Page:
Everything you want is on the other side of fear.
- Jack Canfield
Indeed - but how the heck am I supposed to clamber over the terrifying obstacle???
Last Summer I was presented with a scary gift. In this video I share the three steps I took to get over the fear, and even enjoy what I was doing.
(Don’t like video? Text highlights are further down the page.)
They thought I’d love it because I enjoyed climbing at a local outdoors centre….where the wall is around 10 feet tall.
I was mildly terrified at the thought of dangling from a rope 200+ feet above London’s Olympic Park, but, not wishing to seem ungrateful, I swallowed my emotions, smiled, and began to think of a plan to get over The FEAR, which was….
Step 1 - Look for evidence of success
A quick Google revealed that many, many people had successfully completed this abseil, including a granny. If she could do it - I could. And I was relieved to see the event was run by Wire & Sky - a few years earlier I’d strolled/bounced over the O2 Arena (Millenium Dome), an experience which they also run, and I’d loved.
Step 2 - Visualize success
I’ve never dangled from a rope that high up, and I’ve never worn a full body harness - so it was pretty hard to visualize what this experience would be like. But I did know what it’s like to lean back and trust a harness and rope system to take my weight. And I found YouTube videos of helmet cam footage of other people doing the abseil, so I could get an idea of what the view would be like.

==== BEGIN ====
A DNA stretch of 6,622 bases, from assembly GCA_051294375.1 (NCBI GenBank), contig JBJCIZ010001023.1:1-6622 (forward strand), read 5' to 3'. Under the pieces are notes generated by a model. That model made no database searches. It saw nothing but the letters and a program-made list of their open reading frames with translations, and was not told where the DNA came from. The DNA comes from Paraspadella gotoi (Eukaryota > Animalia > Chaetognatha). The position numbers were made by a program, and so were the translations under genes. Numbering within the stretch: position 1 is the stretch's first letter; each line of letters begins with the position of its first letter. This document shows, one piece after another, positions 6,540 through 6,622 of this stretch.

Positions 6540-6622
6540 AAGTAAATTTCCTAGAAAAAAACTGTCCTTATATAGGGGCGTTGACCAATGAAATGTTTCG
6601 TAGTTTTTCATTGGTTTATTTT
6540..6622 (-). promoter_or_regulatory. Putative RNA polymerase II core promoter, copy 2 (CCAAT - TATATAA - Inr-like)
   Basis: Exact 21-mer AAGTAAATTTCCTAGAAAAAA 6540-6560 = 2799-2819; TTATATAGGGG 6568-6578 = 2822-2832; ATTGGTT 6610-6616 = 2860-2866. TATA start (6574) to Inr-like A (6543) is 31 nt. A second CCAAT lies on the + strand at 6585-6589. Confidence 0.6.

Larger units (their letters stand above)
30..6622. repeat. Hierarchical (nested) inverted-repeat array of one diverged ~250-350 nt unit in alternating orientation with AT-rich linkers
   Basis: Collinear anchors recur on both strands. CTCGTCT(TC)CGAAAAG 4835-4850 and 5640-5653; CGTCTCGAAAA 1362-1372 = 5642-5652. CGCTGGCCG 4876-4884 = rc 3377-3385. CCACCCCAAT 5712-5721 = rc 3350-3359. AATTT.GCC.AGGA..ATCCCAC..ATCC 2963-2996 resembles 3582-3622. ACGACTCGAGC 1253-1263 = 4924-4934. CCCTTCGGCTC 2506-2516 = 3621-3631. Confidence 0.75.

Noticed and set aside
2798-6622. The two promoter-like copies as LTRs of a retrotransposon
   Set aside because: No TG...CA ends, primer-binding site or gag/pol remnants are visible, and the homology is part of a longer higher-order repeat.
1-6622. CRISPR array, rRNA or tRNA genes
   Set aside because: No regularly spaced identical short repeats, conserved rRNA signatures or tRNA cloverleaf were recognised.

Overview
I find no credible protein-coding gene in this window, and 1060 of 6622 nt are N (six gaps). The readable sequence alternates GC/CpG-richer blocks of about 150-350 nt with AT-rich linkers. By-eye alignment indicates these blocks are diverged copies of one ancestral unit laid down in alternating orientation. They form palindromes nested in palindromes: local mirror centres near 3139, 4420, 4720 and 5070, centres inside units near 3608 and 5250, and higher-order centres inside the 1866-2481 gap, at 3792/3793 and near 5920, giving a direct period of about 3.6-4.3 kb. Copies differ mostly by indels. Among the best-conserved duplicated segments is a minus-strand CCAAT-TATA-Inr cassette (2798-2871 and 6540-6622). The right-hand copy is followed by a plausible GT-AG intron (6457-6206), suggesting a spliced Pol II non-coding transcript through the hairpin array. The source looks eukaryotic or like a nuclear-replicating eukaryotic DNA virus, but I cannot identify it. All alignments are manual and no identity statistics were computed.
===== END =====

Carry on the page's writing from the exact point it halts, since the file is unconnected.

Step 3 - Break the challenge down into small steps, then stay focused just on the next step
The only time I deviated from this plan was as we drove alongside the Orbit and my husband announced ‘wow that’s a lot taller than I remember’ - thanks for that. I was flooded with The FEAR. But, as I was in charge of navigation, I had to switch my attention to finding the right lane, and directing my husband to the car park.
And here’s what I took from that fear-flood. My body was 100% correct to freak out when I looked to the top of the Orbit. Because my mind was imagining stepping off it. And my body was screaming ‘we’re not ready, this is a bad idea’
And it was right. I wasn’t wearing a harness, I hadn’t had the safety briefing, I hadn’t seen the extensive system of clips and ropes that would hold me up. I wasn’t ready. But I was ready to take the next step - park the car. And then the next step. And then the next. And then eventually, the next step was back off the ledge - but it wasn’t scary because it was just the logical next step.